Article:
Wanda Eifenbaum on Wild Tales
The must-see film of the year in Argentina was Wild Tales. It’s been a long time since an Argentinian film had such success: it broke Argentina’s box office records in its first week, being seen by over 400.000 people. It was well received in Cannes and it has recently been shortlisted for the Oscar Best Foreign Language Film category. Co-produced by Pedro Almodóvar, written and directed by Damián Szifrón, the film shows a collection of short stories where the characters are driven to the very limit of their patience and good will, and end up losing control. These stories are told with a perfect sense of humor that makes the film enjoyable. The public relates to the situations the characters are in, and gets pleasure out of watching what could happen if they just let go and gave free rein to their rage.
The sad – and a bit scary – part is how well our society is portrayed in the film: people so fed up with unjust situations and corruption, so easily irritated by the everyday annoyances who need just a little push to lose control and become violent. Hopefully, as tragedy did in its time, it will create the opportunity to reflect upon our problems.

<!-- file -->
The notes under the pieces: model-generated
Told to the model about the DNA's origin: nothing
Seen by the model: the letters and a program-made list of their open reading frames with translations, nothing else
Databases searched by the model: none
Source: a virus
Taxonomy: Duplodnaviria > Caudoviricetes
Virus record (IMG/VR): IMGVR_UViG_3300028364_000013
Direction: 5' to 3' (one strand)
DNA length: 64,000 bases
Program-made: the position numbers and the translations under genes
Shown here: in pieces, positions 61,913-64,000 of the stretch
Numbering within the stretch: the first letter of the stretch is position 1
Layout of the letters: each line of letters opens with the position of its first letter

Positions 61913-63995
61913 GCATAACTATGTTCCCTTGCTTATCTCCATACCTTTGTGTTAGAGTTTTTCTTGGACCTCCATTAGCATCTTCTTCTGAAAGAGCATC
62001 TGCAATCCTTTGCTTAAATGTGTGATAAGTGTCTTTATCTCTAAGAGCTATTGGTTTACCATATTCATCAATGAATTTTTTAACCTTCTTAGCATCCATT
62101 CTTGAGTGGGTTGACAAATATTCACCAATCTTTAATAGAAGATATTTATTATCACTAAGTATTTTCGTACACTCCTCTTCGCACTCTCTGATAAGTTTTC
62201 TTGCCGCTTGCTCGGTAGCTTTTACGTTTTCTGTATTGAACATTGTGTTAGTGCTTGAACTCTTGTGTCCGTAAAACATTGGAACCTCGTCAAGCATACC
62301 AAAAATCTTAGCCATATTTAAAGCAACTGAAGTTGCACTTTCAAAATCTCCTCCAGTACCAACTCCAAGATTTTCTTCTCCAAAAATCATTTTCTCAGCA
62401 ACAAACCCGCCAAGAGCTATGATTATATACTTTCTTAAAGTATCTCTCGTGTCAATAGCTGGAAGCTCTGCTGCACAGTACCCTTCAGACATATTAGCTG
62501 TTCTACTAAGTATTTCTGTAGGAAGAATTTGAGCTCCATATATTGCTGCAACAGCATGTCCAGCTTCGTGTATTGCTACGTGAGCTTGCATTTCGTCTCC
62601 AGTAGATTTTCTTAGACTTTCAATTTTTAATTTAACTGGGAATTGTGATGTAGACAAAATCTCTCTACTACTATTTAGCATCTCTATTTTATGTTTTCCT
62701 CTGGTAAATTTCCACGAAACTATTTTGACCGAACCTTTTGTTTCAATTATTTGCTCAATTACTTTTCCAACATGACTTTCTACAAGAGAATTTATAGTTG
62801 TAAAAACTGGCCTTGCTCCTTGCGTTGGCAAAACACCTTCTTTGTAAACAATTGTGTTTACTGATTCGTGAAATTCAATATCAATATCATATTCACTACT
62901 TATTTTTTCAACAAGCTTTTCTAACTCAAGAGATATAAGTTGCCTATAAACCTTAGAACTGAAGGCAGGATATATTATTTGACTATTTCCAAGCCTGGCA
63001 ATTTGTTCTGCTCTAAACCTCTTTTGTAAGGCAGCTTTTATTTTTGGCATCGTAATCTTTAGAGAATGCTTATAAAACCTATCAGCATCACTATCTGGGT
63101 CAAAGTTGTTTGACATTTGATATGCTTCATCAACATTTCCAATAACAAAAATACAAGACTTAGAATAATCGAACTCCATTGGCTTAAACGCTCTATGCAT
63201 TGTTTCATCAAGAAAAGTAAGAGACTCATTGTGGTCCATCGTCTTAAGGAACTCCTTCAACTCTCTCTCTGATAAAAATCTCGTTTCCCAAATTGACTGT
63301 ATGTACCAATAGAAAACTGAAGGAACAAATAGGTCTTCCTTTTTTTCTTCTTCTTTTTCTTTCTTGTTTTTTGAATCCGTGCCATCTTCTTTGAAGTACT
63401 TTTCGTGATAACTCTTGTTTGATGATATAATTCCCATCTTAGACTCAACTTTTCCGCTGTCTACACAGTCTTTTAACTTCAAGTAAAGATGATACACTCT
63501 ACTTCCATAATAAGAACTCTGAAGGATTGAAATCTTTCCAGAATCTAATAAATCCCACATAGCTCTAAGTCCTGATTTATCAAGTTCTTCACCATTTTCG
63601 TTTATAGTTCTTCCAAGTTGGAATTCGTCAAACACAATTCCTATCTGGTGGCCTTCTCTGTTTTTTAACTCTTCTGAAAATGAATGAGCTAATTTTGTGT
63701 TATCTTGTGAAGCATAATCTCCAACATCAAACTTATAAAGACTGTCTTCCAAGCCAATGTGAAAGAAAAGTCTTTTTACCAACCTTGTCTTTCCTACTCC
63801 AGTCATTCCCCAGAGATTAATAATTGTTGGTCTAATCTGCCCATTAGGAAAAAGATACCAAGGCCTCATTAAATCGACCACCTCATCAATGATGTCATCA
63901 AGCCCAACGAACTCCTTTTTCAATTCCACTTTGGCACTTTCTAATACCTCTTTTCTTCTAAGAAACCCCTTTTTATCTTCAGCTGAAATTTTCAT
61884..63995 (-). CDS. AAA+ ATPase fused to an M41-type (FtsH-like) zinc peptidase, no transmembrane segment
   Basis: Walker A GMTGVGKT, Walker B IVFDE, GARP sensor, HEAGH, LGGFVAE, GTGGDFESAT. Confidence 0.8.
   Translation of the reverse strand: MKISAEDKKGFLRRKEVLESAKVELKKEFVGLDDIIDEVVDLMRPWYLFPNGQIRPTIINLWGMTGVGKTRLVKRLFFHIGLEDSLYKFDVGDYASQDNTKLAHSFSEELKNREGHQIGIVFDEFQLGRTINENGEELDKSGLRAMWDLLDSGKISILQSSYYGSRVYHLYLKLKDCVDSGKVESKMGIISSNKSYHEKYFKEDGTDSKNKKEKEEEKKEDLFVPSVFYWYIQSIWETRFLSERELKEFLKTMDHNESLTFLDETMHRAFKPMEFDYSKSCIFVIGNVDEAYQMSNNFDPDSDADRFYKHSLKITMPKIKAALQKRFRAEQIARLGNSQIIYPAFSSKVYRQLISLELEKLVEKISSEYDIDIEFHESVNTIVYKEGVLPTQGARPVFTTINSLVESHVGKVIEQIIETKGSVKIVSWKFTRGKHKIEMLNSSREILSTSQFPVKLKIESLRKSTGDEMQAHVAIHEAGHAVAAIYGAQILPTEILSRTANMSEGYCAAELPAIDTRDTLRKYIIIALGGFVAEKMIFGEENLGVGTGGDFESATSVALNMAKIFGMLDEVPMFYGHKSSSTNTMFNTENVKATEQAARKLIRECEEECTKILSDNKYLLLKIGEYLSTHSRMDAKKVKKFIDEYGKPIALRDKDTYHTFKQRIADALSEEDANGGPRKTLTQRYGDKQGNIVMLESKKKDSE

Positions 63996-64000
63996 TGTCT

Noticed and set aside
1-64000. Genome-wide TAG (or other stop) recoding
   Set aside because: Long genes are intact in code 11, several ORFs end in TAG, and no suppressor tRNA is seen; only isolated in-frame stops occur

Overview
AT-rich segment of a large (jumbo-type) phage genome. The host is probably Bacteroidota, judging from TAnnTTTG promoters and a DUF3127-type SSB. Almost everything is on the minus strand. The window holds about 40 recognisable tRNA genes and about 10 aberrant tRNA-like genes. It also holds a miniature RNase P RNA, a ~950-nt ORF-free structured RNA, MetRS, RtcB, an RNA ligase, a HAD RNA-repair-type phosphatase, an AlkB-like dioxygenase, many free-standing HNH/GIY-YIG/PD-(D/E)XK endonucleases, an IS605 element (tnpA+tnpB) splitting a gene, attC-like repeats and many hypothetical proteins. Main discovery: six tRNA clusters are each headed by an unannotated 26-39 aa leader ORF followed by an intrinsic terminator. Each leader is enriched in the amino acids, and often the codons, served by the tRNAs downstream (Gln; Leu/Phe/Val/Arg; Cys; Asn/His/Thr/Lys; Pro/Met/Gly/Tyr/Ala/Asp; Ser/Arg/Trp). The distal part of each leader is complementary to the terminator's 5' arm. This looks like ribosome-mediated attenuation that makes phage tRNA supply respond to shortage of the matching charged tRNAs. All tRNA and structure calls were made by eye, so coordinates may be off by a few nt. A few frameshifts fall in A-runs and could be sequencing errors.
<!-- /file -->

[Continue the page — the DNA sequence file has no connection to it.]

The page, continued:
Image from the film’s website.
Andrew Curry on Sebastiao Salgado
I missed Sebastiao Salgado’s Genesis exhibition when it was London, so was fortunate to find myself with two free hours in Milan to catch it in a gallery in a former palazzo. Salgado, who is Brazilian, is perhaps best known for his series of pictures of labourers in different parts of the world. Genesis has a similar scale: more than 200 photographs taken over eight years on every continent on the planet, of those parts of the world not transformed by large-scale intervention. Indeed, it could easily be subtitled “Before the Anthropocene.” The photographs are stunning; those of the reindeer herding Nenets in Siberia have a particular energy about them. But the overall effect of the these large black and white prints, seen all together is elegiac, of documenting the Holocene world before we finally obliterate it.